Along with democracy and liberalism, the Industrial Revolution (with its epicentre in Britain) gave birth to another key relative of the public museum: the international exhibition. London’s ‘Great Exhibition of the Works of Industry of All Nations’ in 1851 set the model for similar exhibitions in other countries showcasing advances in manufacturing, science and technology.
The exhibition was promoted as celebrating international cooperation and peaceful competition among nations. However, the numerical superiority of British exhibits and the exhibition’s division between ‘Britain and her empire’ and ‘the rest of the world’, meant it was ideologically loaded as a celebration of Britain’s political and economic supremacy.
Henry Wellcome and his collection
Henry Wellcome’s collection has been regularly compared to the Wunderkammer (German for ‘wonder cabinet’, like the aforementioned cabinets of curiosity). Despite Wellcome’s fascination with bizarre and extraordinary objects that often defy categorisation, his collecting seems to be in tune with his time.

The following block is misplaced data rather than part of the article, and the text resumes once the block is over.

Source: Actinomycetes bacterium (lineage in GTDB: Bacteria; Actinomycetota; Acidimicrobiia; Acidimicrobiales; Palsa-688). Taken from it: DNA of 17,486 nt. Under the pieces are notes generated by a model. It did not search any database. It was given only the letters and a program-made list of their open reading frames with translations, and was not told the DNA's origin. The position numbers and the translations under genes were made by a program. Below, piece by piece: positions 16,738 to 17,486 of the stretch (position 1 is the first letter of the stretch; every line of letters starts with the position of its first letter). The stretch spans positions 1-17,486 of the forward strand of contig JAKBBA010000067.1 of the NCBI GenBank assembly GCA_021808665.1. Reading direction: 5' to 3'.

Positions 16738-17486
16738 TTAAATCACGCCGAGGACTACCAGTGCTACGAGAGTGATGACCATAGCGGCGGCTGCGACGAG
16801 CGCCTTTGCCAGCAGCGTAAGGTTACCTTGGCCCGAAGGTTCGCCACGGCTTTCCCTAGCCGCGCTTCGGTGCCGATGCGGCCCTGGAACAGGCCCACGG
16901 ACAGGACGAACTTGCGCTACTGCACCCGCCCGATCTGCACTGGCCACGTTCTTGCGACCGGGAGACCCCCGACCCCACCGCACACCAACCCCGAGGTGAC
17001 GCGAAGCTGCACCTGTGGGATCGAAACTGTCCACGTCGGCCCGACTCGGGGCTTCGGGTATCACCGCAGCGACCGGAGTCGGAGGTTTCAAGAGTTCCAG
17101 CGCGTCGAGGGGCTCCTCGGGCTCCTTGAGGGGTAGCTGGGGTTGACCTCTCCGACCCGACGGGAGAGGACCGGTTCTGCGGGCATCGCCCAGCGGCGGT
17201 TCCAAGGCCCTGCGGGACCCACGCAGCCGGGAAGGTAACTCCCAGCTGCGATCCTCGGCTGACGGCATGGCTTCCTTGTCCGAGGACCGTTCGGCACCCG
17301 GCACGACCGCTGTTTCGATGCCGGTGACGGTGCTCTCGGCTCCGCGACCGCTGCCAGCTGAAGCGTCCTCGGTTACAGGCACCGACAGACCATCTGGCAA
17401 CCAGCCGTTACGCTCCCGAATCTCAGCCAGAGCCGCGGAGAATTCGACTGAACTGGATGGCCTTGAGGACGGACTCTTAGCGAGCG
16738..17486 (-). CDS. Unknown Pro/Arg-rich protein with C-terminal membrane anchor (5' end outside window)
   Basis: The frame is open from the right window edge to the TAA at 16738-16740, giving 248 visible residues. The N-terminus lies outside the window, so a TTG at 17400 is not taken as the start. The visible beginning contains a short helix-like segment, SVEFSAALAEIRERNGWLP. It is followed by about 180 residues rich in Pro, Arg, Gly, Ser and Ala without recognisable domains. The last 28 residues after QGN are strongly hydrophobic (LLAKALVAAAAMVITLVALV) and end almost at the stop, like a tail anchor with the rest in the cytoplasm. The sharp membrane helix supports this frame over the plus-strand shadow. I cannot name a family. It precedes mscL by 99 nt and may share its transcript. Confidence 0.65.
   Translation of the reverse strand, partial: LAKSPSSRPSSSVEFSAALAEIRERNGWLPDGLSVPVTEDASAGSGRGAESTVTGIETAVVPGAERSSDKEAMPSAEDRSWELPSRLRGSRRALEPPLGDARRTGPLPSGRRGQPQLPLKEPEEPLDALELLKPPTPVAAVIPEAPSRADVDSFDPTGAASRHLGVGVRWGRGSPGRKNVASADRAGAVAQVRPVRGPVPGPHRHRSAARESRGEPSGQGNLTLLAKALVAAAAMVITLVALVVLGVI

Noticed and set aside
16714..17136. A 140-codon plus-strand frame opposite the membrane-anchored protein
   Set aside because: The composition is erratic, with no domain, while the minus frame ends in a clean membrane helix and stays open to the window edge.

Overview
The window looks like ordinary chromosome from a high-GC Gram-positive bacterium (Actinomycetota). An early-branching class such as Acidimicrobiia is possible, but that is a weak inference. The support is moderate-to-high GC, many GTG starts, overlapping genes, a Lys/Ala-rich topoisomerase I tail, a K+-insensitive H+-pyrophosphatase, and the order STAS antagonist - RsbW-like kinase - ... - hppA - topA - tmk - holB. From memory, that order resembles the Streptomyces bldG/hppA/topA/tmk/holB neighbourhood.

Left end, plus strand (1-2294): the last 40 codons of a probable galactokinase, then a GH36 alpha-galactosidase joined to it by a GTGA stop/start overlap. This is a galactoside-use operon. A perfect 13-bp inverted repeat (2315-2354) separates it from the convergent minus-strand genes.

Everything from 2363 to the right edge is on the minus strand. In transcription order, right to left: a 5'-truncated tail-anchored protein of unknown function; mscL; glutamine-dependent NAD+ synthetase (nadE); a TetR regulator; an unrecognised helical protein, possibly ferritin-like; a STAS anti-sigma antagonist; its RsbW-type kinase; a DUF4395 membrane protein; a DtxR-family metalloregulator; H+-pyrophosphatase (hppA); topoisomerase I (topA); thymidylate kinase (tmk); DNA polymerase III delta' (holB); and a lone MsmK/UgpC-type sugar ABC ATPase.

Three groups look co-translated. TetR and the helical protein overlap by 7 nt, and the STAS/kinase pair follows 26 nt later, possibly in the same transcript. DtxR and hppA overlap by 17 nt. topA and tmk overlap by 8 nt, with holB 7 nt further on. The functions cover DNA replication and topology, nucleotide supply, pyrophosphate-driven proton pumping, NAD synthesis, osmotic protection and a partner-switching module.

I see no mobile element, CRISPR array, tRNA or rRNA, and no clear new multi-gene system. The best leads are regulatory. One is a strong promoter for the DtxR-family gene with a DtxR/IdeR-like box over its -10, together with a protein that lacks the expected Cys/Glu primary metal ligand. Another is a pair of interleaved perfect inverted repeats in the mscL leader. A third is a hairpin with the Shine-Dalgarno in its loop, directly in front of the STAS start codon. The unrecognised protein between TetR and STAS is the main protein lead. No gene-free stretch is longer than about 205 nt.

The 1851 exhibition showed that collecting could not be a matter of private interest any more, but should form part of the wider debates linked to political and social changes. However, the habit of collecting was still strongly connected with prestige and power; it was embraced by the new wealthy, an emerging middle class of businessmen and entrepreneurs.
Wellcome, a clever entrepreneur himself, detected early the immense potential offered by these international exhibitions to promote his pharmaceutical company. Consequently, Burroughs Wellcome & Co showcased their innovative products at the 1893 ‘World’s Columbian Exposition’ in Chicago, which served as a demonstration of the superiority of American progress and civilisation.
The ascension from the ‘primitive’ to progress and science was also problematically illustrated by placing native peoples alongside products in the service of the fair’s goal: the education and entertainment of a Western audience.
Back in the UK, following the South Kensington era, museums and galleries continued to multiply in and outside London with their collections reflecting the technological innovations of the time, as well as echoing the colonialism of the world’s fairs and Darwinian ideas on the evolution of humanity.
The modern museum, the postmodern museum?